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  • Christian Burke

Crime and Punishment: Morality and the Importance of First Principles

It is the mistake of every new generation to assume that they are the first of their kind. Every child rebels against the wishes of his parents, and believes he is doing something new and bold. He matures, gains a small measure of experience and knowledge about the world, and comes to the conclusion that all of the prevailing authorities are wrong, that he alone holds the secret truth of the universe. It is not wrong that he feels this way; rebellion is a natural part of growing up. He reaches adulthood when he realizes the wisdom of that old adage, “honor thy father and thy mother.”

As it is now, so it was in nineteenth century Russia. Rodion Raskolnikov, the arrogant college student who is the protagonist in Fyodor Dostoevsky’s 1866 novel Crime and Punishment, is a mirror image of many of today’s young revolutionaries. Like them, he rejects the moral system of his society, believing it to be the product of false and outdated religious belief. However, this leads him to commit a heinous crime: murdering a wealthy pawnbroker and stealing several of her valuables to help him pay for his college education. At first glance, this seems like something insane and irrational. No matter one’s religious beliefs or political views, we all agree that murder and theft are wrong— right?

For Dostoevsky, the matter is not so simple. One’s moral intuition, which instinctively tells him to condemn Raskolnikov, must be predicated on some objective moral reality; otherwise, any action becomes justifiable on subjective grounds. In Raskolnikov’s case, he wants to imitate his hero, Napoleon, who to him represents a man who reserves the right to violate traditional expectations of moral behavior for his own benefit. Dostoevsky challenges us to defy him: on what grounds can we hold that what he did was wrong? From what fundamental reality, what independent, objective truth can we derive our deepest intuitions, which shape the way we see the world and act within it? What are our first principles, and why should the Raskolnikovs of the world respect them?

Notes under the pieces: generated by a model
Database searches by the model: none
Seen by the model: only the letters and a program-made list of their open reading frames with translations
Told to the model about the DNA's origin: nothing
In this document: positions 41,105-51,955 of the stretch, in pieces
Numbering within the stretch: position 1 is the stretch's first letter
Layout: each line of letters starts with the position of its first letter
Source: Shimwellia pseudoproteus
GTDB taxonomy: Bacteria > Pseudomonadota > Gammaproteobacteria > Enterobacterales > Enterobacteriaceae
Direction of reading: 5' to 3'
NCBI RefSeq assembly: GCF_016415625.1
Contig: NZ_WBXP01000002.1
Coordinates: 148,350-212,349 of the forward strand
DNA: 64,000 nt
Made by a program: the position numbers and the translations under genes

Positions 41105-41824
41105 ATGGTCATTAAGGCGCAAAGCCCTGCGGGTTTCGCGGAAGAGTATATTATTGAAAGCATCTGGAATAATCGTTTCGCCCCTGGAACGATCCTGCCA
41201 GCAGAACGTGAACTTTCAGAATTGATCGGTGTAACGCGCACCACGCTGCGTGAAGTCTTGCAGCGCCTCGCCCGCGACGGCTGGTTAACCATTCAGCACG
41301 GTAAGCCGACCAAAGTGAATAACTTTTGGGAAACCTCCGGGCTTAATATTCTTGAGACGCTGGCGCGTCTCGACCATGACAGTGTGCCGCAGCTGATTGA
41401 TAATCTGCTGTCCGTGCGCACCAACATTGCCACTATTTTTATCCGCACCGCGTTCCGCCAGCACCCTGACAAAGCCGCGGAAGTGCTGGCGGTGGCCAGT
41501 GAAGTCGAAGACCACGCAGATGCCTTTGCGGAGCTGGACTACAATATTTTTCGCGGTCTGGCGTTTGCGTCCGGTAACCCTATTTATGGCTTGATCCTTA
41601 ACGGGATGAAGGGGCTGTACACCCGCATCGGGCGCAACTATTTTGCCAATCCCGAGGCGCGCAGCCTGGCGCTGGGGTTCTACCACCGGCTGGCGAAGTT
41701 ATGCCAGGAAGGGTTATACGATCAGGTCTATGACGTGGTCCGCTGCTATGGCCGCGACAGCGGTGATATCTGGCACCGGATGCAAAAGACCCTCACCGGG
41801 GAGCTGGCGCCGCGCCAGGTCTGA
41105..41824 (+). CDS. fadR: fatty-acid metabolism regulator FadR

This is no pie in the sky philosophy; these are the practical things which we must consider before we act politically. Many a political battle has been won by the side making the moral argument, which is far more compelling to the average voter than utilitarianism. From the civil rights movement in the 1960s to the LGBTQ+ movement of today, victory is framed by the winners as a fight of good against evil. This is why, for the first time since the 80s, the cultural right is making real political headway: the power balance in the Republican party has shifted away from the libertarian tendencies which have dominated it for the last three decades, and back toward its more conservative and religious wing. From the overturning of Roe vs. Wade to the restrictions on transgender expression in conservative states, they have learned again to frame their arguments through a moral lens, attacking their opponents, rightly or wrongly, as the side of evil.

So, it must be gravely considered, what exactly is good, and what is evil, and how do we know? Dostoevsky made no attempt to hide that his first principles were those of Christianity; what, then, are ours? How can we fight for progress in our political landscape, without first knowing toward what we are progressing, and where our notions of progress come from?

The conservative can always fall back upon his religion for justification of his moral views (though whether or not he really believes in it is another question); the great challenge of secular liberalism is to come up with a rival framework of first principles from which to build a coherent moral system. Dostoevsky did not believe it was possible. Raskolnikov tries and fails, nearly going mad in the process; his heart cannot accept the ways he has justified his crime to himself, and after months of agonizing guilt, he is driven to repentance. Some will reject the question entirely and embrace moral relativism, but this mindset will only worsen our most potent problems. Racism cannot be fought effectively unless on the basis that it is objectively immoral, even if some people wrongly think it to be acceptable; social justice cannot be done unless justice is a real and raging thing like fire, which shines upon the innocent and burns the wicked. Moreover, we all know deep down that moral relativism is not true. It is not merely an evolutionary byproduct, or an instinct of self preservation, or some socially constructed set of rules, which cause us to hate cruelty and love righteousness. It is the work of some higher muscle, an innate and transcendent knowledge. Some have called it the soul.

It is because of this moral sense that many of us rebel in the first place. We rightly perceive that power and greed corrupt those who rule, and take a stand against the injustice and inequality that we see. Like Raskolnikov, however, many of us make the mistake of abandoning the moral system which we believe to be enforced by the world, without offering a coherent replacement. It is no sin to seek a better world, but we must be sure of our first principles, and of the moral system for which we advocate. If we are not, we will be as impotent as the child who rebels against his parents, or worse, we will become like Raskolnikov, and fall farther even than the fallen world against which we stand.


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